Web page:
• Under £300 / $500 / AU$600: Alloy frame and steel-forked rigid bike (no suspension) or hardtail. Around 18 gears with V-brakes or mechanical disc brakes.
  • £300 to £500 / $500 to $1,000 / AU$600 to AU$900: Alloy frame hardtail with around 100mm travel fork, 21 to 24 gears with a double crankset, and either hydraulic or mechanical disc brakes.
  • £500 to £1,000 / $1,000 to $2,000 / AU$900 to AU$2,000: Alloy frame hardtails and some full-suspension options, with better-quality suspension forks by brands such as RockShox and Suntour.
  • £1,000 to £2,000 / $2,000 to $3,500 / AU$2,000 to AU$3,500: Full-suspension trail bikes, alloy bar and stem, hydraulic disc brakes and high-quality cross-country hardtails (these are lighter and designed to go faster rather than take on the roughest ground), with a carbon or alloy frame, quality fork such as RockShox Yari, and 11-speed gearing.
  • £2,000 to £3,500 / $3,500 to $5,000 / AU$3,500 to AU$6,000: High-grade alloy or carbon frame with quality suspension components including Fox 34 or 36, or RockShox Pike forks and Fox Evolution rear suspension shock. 12-speed chainset, wheels designed to take tubeless tyres (which are less puncture prone and can be run at lower pressures for more grip) and more suspension travel options up to 150mm.
  • £3,500 / $5,000 / AU$6,000 upwards: High-quality carbon fibre frame with top of the range suspension from Fox or RockShox. Wide-ranging 12-speed gearing with a single-ring crankset, high-end tubeless-ready wheels.

Best women’s hybrid and urban bikes

A selection of women’s hybrid bicycles.

The starting price for a hybrid bike is around £150, and although you can find cheaper, you may find yourself paying in other ways, due to the likely heavy weight and quality of parts.

In general, as you go up in price bikes will get lighter, which is something to bear in mind if you need to carry it anywhere.

While some hybrid bikes have pannier racks and/or mudguards fitted, you may want to factor in the additional cost of these if not.

You’ll also find an array of Dutch-style upright bikes, cruiser bikes, and bikes with vintage-inspired styling, so if you want something that’s beautiful as well as functional you’ll find plenty of options, with many under £500.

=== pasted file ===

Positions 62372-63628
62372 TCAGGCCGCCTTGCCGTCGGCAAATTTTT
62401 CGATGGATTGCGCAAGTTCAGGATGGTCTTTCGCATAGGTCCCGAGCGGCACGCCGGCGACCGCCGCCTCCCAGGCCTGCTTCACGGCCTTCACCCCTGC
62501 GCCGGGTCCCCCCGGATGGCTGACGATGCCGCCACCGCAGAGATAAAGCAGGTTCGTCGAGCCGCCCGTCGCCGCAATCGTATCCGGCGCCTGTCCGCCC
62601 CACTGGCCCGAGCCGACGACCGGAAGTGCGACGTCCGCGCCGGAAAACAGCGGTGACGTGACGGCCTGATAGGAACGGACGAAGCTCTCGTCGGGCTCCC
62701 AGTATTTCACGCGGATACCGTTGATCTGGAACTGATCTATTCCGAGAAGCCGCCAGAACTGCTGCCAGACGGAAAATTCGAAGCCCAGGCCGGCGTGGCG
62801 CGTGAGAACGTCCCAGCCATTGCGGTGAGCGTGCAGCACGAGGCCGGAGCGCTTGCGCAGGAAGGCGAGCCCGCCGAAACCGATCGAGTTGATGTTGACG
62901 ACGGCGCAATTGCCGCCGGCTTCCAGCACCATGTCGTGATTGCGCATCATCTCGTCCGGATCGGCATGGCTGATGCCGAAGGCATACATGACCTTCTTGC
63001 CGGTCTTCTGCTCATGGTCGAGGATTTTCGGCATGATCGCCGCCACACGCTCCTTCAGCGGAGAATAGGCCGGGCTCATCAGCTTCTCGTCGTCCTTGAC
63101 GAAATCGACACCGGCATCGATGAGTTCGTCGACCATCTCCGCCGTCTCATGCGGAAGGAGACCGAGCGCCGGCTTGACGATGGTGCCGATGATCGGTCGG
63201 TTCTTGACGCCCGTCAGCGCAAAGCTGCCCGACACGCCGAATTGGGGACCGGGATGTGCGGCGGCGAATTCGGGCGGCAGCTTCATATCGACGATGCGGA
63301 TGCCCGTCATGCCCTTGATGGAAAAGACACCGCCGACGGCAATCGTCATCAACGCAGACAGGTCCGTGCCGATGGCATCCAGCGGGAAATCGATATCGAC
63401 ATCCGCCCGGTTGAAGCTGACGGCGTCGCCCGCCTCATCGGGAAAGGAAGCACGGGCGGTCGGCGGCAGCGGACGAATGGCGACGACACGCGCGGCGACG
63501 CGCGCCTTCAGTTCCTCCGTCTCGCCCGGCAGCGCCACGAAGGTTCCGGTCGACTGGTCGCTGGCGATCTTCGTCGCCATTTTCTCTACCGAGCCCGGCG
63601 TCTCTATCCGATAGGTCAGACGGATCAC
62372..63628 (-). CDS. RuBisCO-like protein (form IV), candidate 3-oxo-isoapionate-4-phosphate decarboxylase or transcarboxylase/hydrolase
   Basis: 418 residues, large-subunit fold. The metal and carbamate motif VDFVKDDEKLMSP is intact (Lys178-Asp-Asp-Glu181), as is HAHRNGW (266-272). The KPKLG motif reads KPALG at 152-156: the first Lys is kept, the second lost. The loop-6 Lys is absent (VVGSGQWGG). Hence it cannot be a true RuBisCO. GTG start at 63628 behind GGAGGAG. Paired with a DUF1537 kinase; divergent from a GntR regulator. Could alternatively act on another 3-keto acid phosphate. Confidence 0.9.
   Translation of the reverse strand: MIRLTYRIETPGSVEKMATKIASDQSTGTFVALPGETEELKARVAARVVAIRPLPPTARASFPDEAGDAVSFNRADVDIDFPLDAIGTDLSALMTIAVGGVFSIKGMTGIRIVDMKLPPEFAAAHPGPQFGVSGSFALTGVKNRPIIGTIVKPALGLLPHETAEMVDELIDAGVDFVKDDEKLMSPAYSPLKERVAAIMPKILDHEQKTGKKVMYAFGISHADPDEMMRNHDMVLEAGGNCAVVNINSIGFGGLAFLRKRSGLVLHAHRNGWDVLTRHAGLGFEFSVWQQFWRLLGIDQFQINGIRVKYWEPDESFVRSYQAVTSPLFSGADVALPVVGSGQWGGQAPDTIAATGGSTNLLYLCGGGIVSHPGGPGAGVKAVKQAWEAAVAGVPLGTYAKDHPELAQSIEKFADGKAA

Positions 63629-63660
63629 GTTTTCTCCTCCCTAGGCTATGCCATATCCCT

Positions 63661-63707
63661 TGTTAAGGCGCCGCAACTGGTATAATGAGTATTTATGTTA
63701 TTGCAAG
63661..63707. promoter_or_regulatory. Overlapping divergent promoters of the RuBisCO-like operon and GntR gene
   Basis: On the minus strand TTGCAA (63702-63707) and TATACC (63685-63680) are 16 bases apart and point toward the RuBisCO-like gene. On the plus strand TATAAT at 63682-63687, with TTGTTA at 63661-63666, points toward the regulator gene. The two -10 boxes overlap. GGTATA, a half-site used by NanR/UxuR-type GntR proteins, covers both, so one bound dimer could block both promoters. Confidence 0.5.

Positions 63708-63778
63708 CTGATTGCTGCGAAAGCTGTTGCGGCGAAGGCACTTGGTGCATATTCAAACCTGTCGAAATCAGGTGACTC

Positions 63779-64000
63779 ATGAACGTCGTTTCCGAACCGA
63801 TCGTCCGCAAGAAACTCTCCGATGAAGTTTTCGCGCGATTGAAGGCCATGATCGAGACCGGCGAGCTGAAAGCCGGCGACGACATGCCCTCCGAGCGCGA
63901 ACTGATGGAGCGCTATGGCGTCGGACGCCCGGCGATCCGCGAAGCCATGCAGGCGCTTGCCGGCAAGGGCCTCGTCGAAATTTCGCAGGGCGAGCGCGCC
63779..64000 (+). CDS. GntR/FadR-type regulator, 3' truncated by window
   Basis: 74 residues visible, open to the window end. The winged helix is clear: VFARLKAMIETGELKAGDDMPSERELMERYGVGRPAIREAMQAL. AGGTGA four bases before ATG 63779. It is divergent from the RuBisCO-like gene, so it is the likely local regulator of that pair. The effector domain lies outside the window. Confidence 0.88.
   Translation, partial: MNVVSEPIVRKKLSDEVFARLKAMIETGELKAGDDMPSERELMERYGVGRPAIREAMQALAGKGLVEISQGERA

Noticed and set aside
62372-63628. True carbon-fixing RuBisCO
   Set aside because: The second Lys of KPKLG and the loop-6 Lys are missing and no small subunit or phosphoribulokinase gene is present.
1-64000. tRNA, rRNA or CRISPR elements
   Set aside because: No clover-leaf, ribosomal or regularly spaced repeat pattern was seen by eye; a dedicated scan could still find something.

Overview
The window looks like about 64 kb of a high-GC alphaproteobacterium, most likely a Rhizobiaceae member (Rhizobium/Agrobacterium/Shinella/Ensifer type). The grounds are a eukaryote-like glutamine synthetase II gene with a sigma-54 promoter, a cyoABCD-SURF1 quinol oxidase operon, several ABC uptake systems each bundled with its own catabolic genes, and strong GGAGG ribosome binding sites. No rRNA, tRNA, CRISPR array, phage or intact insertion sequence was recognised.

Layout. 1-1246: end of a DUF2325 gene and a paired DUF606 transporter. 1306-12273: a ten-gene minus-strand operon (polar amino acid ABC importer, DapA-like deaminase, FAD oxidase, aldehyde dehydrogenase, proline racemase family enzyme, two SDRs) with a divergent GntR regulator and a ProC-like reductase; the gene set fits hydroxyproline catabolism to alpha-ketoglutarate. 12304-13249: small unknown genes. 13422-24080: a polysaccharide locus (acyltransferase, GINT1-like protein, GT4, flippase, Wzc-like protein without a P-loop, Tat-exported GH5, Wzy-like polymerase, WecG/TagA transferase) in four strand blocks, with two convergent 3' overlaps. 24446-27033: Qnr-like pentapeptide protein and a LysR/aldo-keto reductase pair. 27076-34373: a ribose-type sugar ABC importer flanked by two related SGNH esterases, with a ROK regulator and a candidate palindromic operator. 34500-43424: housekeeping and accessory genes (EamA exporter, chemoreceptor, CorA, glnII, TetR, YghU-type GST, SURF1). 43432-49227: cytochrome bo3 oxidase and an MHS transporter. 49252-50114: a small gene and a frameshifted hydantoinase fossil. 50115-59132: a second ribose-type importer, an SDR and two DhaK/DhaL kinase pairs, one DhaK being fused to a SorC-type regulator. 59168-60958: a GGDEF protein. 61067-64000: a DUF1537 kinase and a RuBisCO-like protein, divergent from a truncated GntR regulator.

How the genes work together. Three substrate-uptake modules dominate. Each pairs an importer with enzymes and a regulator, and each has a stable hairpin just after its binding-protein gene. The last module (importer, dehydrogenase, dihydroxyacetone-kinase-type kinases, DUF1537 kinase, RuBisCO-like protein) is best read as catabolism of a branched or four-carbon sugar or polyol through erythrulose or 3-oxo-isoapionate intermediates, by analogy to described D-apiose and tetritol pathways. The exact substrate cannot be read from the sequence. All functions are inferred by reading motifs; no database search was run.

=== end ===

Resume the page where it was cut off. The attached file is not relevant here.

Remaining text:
Prices don’t rise uniformly across these different kinds of bikes though – for different styles the value comes through in different ways, such as quality gears and leather finishing kit for some, and premium aluminium for others.


What to expect for your money:

  • £150 to £300 / $250 to $400 / AU$300 to AU$500: Steel or aluminium frames with steel forks, V-brakes and 21 gears with a triple crankset on the front. At this price point bikes are likely to be weighty but robust.
  • £300 to £400 / $400 to $600 / AU$500 to AU$700: There are a huge number of great-quality hybrid bikes available in this price range, with everything from mountain-inspired bikes with front suspension, bright-coloured cruisers and vintage-styled Dutch bikes to hybrids already equipped with mudguards and pannier racks. Expect aluminium or steel frames, and forks and gears ranging from seven to 27.
  • £400 to £600 / $600 to $800 / AU$700 to AU$1,000: You’ll start to see bikes with mechanical disc brakes or, at the higher end, hydraulic disc brakes, plus higher-quality suspension and gearing.
  • £600 to £1,000 / $800 to $1,200 / AU$1,000 to AU$1,500: This is getting towards the high-end of hybrid bikes. Expect higher-quality parts such as Brooks saddles, Sturmey Archer internal hub gears, premium aluminium frames and/or 10-speed Shimano Deore gears.
  • £1,000 / $1,200 / AU$1,500 upwards: Top-of-the-range machines where you’ll see overlap between road bikes and mountain bikes at the same price. Expect high-quality alloy frames, and alloy or carbon forks, as well carbon-framed premium hybrids with Shimano Tiagra or equivalent gearing at the top end.